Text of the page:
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I have 100 joomla website in my server I want to clean all of joomla cache folders. I need a command to do this:

1- find all directories with "cache" name

if I search in for example "/home/demo/" directory

it find the "cache" directory in maximum one deeper level, like :

/home/demo/ddf3e/

/home/demo/awda2/

Not deeper than this

2- clean all files & directories inside of "cache"s directories

Only the contents to be remove not itself

3- creat an "index.html" file in all "cache"s directories

Thank you in advance

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The most POSIX way to do this is probably to use the find command with multiple -exec options.

Update: A fully POSIX solution is at the end of this post.

You can locate nested directories named "cache" under the /home/demo path like so:

find /home/demo -mindepth 2 -maxdepth 2 -type d -name cache
  • mindepth and maxdepth values of 2 restrict the search to immediate child directories
  • -type d designates that you only want to find directories
  • -name cache tells it to only return matches that are named exactly "cache"

You can then use the -exec option to perform actions based on matched results. For example, if you wanted to run ls to list the contents of each matched cache directory:

find /home/demo -mindepth 2 -maxdepth 2 -type d -name cache -exec ls {} \;
  • -exec calls the following command that follows it (ls) for each match
  • {} returns the value of the match (in this case the path to the cache directory)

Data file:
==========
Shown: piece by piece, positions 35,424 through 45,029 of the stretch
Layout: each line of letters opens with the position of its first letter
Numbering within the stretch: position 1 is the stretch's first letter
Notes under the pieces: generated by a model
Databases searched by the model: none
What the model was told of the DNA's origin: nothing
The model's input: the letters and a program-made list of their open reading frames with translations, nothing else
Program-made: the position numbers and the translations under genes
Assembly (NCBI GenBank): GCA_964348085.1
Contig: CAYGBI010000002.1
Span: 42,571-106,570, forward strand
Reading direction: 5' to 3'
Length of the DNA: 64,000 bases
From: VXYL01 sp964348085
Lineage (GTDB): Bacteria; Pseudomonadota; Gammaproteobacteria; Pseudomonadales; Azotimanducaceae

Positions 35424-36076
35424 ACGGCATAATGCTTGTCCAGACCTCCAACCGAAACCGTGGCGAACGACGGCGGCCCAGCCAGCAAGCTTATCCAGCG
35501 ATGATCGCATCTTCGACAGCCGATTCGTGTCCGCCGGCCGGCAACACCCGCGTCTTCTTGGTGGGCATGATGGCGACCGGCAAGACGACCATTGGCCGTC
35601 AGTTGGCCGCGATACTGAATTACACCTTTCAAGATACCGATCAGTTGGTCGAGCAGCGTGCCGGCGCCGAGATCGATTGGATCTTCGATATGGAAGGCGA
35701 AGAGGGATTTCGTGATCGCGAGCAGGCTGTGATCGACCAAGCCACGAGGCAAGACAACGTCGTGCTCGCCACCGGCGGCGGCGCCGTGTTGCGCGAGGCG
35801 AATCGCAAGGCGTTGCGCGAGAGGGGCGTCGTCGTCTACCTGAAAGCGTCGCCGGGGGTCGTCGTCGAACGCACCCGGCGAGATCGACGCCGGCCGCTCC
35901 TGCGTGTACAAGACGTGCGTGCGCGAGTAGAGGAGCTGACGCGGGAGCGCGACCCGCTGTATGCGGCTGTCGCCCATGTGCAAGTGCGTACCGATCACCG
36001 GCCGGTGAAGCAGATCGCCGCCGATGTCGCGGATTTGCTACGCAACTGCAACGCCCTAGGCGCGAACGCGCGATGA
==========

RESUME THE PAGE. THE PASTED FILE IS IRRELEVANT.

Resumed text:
• \; tells it to perform the command one time for each match

So if you want to delete the contents of the directory, you can replace the ls command above with an appropriate rm statement—something like sh -c 'rm "{}"/*'

Example (DO NOT RUN THIS):

find /home/demo -maxdepth 2 -mindepth 2 -type d -name cache -exec sh -c 'rm "{}"/* 2>/dev/null' \;

In the above example sh -c is used to allow for shell expansion of the /* to match nested files (that's not very POSIX though). You could then add another -exec as well to create an additional file.

Example (DO NOT RUN THIS):

 find /home/demo -maxdepth 2 -mindepth 2 -type d -name cache -exec sh -c 'rm "{}"/* 2>/dev/null' \; -exec touch "{}/index.html" \;

In the above example two -exec options are used together. The second one, which creates a nested index.html file, only runs if the first -exec command completes successfully.

It's maybe better to split this into multiple find commands, though—one to match and remove the files, and another to create the index.html.

Example (DO NOT RUN THIS):

find /home/demo -mindepth 3 -maxdepth 3 -wholename "/home/demo/*/cache/*" -exec rm -rf "{}" \;
find /home/demo -maxdepth 2 -mindepth 2 -type d -name cache -exec touch "{}/index.html" \;

In the first statement:

  • -mindepth and -maxdepth of 3 only matches children of children
  • -wholename "/home/demo/*/cache/*" provides a match to children of the target cache directories

The second statement then creates the index.html files.

If I understood your question correctly, then that command pair probably does what you're looking for. But read it carefully and make sure you fully understand it before using it.

I recommend prefixing any rm and touch commands with the echo command before running anything. That should let you have a dry run to see what it's doing.

Example (safe dry run using echo):

find /home/demo -mindepth 3 -maxdepth 3 -wholename "/home/demo/*/cache/*" -exec echo rm -rf "{}" \;